• Depending on your personal preference, and perhaps your age, you either love or hate aluminum Christmas trees!  They were hugely popular in the early 1960's, considered quite modern, and were a drastic change from the live trees of the past.  The branches were individually wrapped in paper bags and quite easy to assemble without the worries of dried out needles falling everywhere, and it took very little space to store them!  What more could you ask for, plus they could be used time and time again.  Trees were available in various sizes from 2 feet to 8 feet, and could be found in multiple colors ranging from silver, gold, teal, pink and flocked versions.  Complementing the brightness of the aluminum tree, the color wheel became hugely popular as well.  Unfamiliar with a color wheel?  It was a rotating electric device that uses different optics filters within a light beam.  It was positioned on the floor next to the tree, as the light wheel turned in front of a light bulb.  It then spun very slowly from one translucent color to the next providing the tree a color hue on the tree ranging from red, blue, green and yellow.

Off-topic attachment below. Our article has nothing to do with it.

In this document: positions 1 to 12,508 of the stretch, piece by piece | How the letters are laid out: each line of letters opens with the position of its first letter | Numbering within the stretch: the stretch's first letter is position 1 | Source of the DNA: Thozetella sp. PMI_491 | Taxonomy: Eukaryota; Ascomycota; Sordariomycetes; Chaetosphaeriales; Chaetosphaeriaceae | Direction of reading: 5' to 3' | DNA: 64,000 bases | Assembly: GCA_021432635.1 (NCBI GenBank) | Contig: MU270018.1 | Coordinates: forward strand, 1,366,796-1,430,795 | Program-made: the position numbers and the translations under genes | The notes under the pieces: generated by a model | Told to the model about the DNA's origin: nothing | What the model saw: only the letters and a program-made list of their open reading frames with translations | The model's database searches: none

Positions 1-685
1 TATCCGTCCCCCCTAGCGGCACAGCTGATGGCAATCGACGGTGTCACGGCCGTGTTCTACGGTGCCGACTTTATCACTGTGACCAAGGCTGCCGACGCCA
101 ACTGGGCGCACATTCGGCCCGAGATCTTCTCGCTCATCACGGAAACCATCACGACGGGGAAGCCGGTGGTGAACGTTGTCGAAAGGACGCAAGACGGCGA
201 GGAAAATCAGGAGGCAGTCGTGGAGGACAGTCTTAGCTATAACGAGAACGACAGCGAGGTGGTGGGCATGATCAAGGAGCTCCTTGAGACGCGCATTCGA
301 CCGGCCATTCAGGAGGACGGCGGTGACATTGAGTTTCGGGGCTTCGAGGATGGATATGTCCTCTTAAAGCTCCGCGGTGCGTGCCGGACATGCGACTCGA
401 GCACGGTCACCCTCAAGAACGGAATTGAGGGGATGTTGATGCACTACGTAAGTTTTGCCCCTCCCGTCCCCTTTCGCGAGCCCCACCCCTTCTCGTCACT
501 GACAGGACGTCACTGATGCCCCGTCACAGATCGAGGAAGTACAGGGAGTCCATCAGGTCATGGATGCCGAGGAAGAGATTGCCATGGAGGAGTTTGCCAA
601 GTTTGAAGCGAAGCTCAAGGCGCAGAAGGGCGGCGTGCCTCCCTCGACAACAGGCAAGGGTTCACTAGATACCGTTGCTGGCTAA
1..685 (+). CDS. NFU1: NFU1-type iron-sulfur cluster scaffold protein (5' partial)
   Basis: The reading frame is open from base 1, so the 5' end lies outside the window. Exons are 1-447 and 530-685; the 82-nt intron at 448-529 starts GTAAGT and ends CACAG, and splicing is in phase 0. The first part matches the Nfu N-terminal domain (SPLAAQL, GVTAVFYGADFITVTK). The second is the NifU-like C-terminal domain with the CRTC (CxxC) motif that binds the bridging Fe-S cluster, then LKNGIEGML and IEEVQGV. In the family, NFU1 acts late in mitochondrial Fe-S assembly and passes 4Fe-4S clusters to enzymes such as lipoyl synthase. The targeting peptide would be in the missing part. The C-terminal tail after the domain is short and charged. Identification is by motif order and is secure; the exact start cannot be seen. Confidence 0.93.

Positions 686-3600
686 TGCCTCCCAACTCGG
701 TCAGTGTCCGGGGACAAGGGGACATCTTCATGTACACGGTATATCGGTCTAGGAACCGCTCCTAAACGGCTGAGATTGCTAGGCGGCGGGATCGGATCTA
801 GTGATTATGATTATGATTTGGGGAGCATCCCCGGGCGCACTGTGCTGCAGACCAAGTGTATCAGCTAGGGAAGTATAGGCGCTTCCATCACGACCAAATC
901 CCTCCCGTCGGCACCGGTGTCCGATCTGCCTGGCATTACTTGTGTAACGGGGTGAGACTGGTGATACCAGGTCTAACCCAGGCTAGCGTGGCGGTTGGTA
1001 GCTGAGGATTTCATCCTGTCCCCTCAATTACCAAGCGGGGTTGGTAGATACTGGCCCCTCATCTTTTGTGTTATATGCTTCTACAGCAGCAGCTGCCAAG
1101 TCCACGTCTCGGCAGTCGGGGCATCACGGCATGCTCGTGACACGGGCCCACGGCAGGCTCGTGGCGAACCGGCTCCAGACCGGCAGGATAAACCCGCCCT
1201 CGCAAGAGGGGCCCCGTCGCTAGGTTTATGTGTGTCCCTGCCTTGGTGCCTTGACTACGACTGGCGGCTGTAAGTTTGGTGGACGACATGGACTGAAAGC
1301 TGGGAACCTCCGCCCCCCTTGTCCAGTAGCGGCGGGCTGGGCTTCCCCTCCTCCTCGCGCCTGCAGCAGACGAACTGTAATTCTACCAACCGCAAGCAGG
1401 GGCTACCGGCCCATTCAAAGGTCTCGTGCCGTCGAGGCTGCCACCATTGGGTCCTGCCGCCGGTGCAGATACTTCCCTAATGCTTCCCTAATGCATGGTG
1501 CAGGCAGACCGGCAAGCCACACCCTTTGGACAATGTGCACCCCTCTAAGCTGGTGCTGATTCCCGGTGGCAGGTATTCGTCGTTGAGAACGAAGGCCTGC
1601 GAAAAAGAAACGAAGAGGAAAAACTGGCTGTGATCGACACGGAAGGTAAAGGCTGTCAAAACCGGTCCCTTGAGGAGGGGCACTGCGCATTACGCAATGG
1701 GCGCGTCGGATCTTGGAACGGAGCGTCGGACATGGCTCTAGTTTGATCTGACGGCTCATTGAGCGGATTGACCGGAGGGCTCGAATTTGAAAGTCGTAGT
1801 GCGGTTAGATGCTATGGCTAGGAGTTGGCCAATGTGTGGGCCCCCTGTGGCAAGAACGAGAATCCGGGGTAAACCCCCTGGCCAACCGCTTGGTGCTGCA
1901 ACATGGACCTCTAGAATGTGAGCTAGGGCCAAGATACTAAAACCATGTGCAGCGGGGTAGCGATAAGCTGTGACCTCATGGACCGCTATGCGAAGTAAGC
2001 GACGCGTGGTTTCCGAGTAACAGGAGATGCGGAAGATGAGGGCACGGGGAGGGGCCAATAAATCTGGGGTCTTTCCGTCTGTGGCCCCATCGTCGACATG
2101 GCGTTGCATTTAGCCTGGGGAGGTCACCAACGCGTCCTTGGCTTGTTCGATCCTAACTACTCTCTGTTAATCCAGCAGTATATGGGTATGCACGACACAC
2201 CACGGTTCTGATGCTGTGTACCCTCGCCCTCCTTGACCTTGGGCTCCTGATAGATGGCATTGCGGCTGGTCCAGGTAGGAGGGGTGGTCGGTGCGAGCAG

There has been a surge in the aluminum trees' popularity in the past few years and they've become a serious collectible.

    If you happen to be in or near the State of North Carolina, take you kids and family to the Aluminum Tree & Ornament Museum in Brevard, N.C.  It's the worlds only museum dedicated to vintage aluminum Christmas trees and will definitely "brighten" your day.  If not, stop by The Brass Armadillo stores.  They typically have several styles of aluminum trees at this time of year as well as color wheels.  Check them out!

    In my next blog, I'll be talking about vintage Christmas bulbs.  Be sure to stop by!